March 28, 2002

Baseball has been using a rather cool technology to help coach their umps.: Some of the younger officials are excited about the new toy, but others seem to be a little scared that it might take over their jobs. If there was a system that would accurately call balls/strikes, should it be used in the umps place? Or should ump error always be part of the game? (NYTimes Link: username: sportsfilter/password: spofi)

posted by 86 to baseball at 12:25 PM - 13 comments

I'm all for this. I've never like the idea of umps and such subjective views on the strike zone. There would be no arguing of calls and the game could move along quicker.

posted by corpse at 12:59 PM on March 28, 2002

And I'm completely against it. I'm a traditionalist, plain and simple. I'll take the bad calls and subjective views in exchange for not ripping the heart out of the game. I have no idea how the casual basefan will feel about this, but I think the majority of fans who played baseball their entire youth and have been a fan their entire lives would agree. No time clock, no instant replay, no computer generated strikes and balls.

posted by justgary at 01:20 PM on March 28, 2002

Let me start with the premise that 'I am Canadian, though not of the backwoods-cookie-cutter-Molson-ad variety. That somehow means I'm pretty unedumacated when it comes to innings, errors, and the like. But I still feel I have something to say on this matter. The electronic eye of tennis is fallible. At the US Open every year the electronic eye gets shut off at some point as it beeps incessantly, somehow annoyed at the price of a hotdog that should be diamond incrusted for the price. An electronic strike zone could improve the game as similar technology rid us of the McWhiners of tennis (at least most of the time, though they still find reason to argue with the electronic eye). A electronic ump is a great idea, but at the same time would never threaten the need for real, animated, loud umps. Screw tradition, but don't forget it. Umps will always exist in some form as long as the game is around, but improvement at the elite level is always welcome. Ask the players, I bet they'd like to know that a strike is a strike is a strike. Players must play within the confines of rules, regulations, and boundaries. But it is those that come closest to these limits without going over that exceed others. Strike, or strike not, there is no missed call. And while we're at it, how about getting FOX sports to make the ball glow for us not used to the game.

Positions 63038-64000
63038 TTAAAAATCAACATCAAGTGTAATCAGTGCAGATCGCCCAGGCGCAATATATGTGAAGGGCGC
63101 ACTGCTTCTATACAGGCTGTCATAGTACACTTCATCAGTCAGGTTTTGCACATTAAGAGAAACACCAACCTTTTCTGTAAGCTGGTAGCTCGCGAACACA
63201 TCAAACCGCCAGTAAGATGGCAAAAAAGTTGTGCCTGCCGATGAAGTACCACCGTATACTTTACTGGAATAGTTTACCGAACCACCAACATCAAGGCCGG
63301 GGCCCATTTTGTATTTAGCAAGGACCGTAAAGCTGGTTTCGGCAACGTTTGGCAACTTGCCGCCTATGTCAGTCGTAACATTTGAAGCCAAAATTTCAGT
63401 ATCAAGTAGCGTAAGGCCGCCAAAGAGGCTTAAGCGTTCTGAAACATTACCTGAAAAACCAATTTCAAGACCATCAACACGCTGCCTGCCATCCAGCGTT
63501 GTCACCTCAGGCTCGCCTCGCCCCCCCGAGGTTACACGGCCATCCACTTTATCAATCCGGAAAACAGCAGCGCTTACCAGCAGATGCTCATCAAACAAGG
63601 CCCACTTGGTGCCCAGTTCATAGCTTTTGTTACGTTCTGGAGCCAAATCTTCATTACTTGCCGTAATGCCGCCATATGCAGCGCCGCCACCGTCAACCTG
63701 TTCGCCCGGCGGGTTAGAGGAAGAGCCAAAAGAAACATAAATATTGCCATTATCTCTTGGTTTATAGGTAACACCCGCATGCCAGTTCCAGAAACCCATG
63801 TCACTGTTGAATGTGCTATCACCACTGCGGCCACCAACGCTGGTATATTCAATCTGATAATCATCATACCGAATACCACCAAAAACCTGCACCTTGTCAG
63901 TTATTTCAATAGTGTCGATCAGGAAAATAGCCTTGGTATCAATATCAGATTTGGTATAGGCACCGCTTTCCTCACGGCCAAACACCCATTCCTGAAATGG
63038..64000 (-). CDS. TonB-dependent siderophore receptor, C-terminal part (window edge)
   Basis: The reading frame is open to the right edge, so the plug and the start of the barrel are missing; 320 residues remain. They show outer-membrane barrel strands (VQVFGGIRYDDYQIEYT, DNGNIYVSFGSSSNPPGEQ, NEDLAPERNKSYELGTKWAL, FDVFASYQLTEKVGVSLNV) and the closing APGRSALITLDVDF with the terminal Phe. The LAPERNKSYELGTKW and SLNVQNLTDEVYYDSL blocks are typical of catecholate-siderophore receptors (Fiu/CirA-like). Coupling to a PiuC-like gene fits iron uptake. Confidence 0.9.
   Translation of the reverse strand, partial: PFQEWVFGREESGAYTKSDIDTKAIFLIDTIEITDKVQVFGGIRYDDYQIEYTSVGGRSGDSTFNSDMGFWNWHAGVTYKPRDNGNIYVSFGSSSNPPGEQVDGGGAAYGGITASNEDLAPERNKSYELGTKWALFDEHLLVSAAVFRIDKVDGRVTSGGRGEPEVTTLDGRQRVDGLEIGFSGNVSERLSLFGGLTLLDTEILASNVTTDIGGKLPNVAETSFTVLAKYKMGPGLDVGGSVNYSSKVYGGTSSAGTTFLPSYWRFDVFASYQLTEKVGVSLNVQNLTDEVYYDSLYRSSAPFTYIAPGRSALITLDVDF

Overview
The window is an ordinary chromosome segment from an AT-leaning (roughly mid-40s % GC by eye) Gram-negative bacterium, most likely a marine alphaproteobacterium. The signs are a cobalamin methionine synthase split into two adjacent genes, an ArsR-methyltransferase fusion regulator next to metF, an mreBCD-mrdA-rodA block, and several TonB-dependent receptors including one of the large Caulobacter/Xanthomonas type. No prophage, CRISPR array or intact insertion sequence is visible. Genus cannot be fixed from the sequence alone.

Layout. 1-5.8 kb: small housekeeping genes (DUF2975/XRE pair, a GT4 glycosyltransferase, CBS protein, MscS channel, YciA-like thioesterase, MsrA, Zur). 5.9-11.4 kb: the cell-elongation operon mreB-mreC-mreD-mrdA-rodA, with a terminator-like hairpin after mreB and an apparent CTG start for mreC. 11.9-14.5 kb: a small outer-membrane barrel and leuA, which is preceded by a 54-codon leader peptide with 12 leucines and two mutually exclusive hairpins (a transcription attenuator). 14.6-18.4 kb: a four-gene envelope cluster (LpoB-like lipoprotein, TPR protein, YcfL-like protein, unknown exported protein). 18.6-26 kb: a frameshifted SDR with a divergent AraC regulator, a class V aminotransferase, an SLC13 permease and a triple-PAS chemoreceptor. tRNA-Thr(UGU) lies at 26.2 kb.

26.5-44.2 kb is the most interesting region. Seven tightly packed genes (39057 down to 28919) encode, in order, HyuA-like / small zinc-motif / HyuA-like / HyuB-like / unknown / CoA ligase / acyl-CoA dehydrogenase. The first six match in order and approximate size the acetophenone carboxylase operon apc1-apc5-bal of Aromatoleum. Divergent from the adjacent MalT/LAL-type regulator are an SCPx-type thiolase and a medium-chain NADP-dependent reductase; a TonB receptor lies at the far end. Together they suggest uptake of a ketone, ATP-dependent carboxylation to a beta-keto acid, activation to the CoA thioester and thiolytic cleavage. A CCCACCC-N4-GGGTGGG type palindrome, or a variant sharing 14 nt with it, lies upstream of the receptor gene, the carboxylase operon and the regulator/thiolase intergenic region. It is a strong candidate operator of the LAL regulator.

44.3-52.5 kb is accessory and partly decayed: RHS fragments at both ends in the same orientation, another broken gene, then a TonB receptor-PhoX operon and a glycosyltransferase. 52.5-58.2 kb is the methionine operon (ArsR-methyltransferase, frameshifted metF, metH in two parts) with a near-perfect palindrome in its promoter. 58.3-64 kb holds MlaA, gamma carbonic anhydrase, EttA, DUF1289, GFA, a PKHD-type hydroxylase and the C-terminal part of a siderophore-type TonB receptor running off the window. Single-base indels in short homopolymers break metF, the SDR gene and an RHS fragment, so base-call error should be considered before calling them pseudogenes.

posted by garfield at 01:55 PM on March 28, 2002

I think the technology's really cool, and I'd like to see it incorporated into major league broadcasts. I don't think it should change the officiating of the games, though. Baseball is the most traditional American sport, and the tradition is a major part of its appeal. Part of the tradition is the subjective nature of umpiring. As the Times sample graphic shows, the umpires can be very accurate with their calls, and this technology could be used for umpires to train or improve their skills. (Side note: I love the Times infographics.)

posted by kirkaracha at 02:01 PM on March 28, 2002

Screw tradition, but don't forget it. If you screw it, you might as well forget it. Baseball is built on tradition. Lose those fans and the sport is dead. I don't think the casual fan (as yourself) can understand this. Ask the players, I bet they'd like to know that a strike is a strike is a strike. Yes, but ask them if they want a computer to call balls and strikes and I promise you a very high majority would be against it. This all leads to why baseball needs to be run by someone who respects and understands the game, and not someone who wants to 'screw tradition'.

posted by justgary at 02:08 PM on March 28, 2002

justgary, I'm confused by your contracdictory comments in light of the fact that umps make mistakes, or atleast are inconsistent from game to game and ump to ump. However good training may be, variance is inevitable. And to clarify, when screwing something, one can not forget what one has screwed, though one may want to. Maybe the point is lost in the language, but screwing tradition solely entails not being confined by an institutionalized system. This is not to say the system is thrown out, but honed for improvement. Take my first love, hockey. I've heard the idea tossed around the watercooler about using cyborg refs. I'm all for it. Seriously, hockey is a game that is steeped in tradition as well, but is not afraid of change. GMs discuss change every year, and usually nothing is done apart from massaging what penalties will be called that particular year. Sure there are failures(that whole untouchable crease fiasco, ugh!!), but successes actually do happen as well. And here's an idea to chew on; the umps will still be there even with the electronic strike zone. Someone still has to enforce all the other rules and take head butts. Its not like Selig is going to banish all the umps to Elba, and demand the game go on, though without any public assurances from the players themselves.